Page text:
Times change, Tastes change too

A little more tongue in cheek political sarcasm.

One thing  is clear about this year’s presidential campaign – the presidential and vice presidential candidates from both major political parties are running against the incumbent president.  Democrats Obama and Biden have made change the theme of their campaign, and Republicans  McCain and Palin claim their maverick status makes them the agents of change.  All are running against the policies of President Bush, whose policies they both claim to want to change.  The voters are left to decide which of the candidates will best change America, but all the candidates are clear that they don’t want to continue the policies of the current administration.  And if the polls on Bush’s lack of popularity are any proof, the overwhelming majority of Americans want change too. 

This is making President Bush look very prescient when on February 29, 2000, in Cleveland, OH, he declared, “I’m a uniter, not a divider.”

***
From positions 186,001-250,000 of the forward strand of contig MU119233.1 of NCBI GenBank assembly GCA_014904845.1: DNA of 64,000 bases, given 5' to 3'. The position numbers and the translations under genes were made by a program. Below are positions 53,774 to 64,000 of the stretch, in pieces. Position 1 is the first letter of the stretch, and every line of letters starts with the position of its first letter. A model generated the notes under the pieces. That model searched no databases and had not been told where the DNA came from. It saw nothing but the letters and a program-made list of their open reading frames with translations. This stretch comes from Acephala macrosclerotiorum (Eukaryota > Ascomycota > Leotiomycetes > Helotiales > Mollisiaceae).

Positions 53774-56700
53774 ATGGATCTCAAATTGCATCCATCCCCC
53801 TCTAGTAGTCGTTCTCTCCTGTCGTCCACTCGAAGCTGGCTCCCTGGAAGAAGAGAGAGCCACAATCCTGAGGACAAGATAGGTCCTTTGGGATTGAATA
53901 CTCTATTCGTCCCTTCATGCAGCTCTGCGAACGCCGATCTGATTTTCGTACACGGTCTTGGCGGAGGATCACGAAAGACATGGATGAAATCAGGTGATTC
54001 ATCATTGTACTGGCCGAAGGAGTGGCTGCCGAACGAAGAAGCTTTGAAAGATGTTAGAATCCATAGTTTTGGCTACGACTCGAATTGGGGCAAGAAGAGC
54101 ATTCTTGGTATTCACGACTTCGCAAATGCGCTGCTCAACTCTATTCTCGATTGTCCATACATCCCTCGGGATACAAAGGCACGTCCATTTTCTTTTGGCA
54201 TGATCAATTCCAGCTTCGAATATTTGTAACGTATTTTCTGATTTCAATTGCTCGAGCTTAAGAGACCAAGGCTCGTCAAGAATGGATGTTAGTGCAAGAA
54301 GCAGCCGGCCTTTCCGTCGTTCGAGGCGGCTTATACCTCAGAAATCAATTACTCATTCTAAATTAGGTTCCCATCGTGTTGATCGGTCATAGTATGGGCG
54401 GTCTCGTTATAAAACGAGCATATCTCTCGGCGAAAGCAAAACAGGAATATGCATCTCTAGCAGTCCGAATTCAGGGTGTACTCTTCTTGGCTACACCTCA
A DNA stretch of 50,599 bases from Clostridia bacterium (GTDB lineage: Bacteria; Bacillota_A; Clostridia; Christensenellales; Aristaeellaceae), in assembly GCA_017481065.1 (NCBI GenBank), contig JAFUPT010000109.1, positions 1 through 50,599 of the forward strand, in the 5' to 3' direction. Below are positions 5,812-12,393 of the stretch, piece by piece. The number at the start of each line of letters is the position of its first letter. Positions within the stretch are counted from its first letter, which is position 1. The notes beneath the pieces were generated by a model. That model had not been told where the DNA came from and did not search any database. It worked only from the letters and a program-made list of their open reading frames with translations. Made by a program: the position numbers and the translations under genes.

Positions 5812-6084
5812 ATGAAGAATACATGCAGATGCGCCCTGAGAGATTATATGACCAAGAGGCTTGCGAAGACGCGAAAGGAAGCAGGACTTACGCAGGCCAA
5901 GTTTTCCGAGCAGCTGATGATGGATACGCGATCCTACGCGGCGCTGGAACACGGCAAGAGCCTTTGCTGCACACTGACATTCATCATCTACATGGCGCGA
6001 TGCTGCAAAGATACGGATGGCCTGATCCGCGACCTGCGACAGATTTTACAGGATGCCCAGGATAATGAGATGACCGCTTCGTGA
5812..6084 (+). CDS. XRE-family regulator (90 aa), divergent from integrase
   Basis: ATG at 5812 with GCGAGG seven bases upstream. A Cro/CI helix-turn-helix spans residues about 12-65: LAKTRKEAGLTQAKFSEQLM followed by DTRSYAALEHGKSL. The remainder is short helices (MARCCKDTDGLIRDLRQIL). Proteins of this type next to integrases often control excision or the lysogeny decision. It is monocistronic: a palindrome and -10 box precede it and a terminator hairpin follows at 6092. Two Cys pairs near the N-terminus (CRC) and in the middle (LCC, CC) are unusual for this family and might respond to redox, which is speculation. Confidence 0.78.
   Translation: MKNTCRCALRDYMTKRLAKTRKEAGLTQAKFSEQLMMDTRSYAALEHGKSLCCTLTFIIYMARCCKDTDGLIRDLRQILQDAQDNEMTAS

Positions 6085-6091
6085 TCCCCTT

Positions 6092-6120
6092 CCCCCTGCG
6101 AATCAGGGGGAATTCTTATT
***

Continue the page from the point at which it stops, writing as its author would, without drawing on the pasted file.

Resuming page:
He has indeed after 8 years as president united the diverse political factions in America  to a degree even he probably never imagined – albeit, he united them against him, but he did prove his point that he is a uniter. 

What is most interesting about all the candidates running on a platform for change is that most policy analysts are saying the Bush white house has in the past few years reversed many of its early policy decisions and has embraced change itself.  Bush embraced change at about the same time that the 2008 presidential campaign began several years ago, and now his successor-want-to-bees by claiming to favor change in policies are actually and strangely on board with the policies of change and the changing policies of the current administration.    In American politics the more things change the more they remain the same, especially since all politicians seem to run campaigns favoring change, even the encumbants. 

The man on the street is probably most worried about the change or the lack thereof in his own pocket.

The Universal Gospel: For All Mankind